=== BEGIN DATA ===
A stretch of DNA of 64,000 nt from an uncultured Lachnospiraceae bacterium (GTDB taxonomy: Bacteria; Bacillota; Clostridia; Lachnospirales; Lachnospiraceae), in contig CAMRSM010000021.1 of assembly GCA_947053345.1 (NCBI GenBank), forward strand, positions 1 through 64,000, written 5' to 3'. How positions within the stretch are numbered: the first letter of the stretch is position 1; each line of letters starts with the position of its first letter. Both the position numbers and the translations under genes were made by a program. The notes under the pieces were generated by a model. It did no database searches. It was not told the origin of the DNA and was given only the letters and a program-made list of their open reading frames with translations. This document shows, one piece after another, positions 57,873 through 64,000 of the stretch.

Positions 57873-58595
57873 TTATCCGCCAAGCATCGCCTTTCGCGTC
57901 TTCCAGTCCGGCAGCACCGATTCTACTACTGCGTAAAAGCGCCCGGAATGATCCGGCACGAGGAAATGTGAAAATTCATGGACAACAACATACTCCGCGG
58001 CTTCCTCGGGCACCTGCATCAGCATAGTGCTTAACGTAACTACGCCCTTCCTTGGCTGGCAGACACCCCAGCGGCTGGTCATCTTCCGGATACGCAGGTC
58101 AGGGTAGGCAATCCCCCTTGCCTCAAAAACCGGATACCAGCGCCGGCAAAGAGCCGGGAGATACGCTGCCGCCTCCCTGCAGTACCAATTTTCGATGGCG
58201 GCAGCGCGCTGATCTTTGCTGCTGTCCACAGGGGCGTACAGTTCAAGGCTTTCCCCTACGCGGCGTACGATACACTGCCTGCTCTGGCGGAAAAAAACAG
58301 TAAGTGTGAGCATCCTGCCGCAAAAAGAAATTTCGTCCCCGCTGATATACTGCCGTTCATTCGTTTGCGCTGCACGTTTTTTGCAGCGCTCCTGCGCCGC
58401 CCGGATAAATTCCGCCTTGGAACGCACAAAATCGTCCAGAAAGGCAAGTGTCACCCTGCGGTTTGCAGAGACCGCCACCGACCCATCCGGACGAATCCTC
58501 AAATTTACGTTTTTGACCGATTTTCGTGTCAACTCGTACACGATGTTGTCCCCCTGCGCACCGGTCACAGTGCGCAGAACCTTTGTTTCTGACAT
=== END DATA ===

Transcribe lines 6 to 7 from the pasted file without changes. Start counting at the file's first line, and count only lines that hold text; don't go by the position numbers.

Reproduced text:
58101 AGGGTAGGCAATCCCCCTTGCCTCAAAAACCGGATACCAGCGCCGGCAAAGAGCCGGGAGATACGCTGCCGCCTCCCTGCAGTACCAATTTTCGATGGCG
58201 GCAGCGCGCTGATCTTTGCTGCTGTCCACAGGGGCGTACAGTTCAAGGCTTTCCCCTACGCGGCGTACGATACACTGCCTGCTCTGGCGGAAAAAAACAG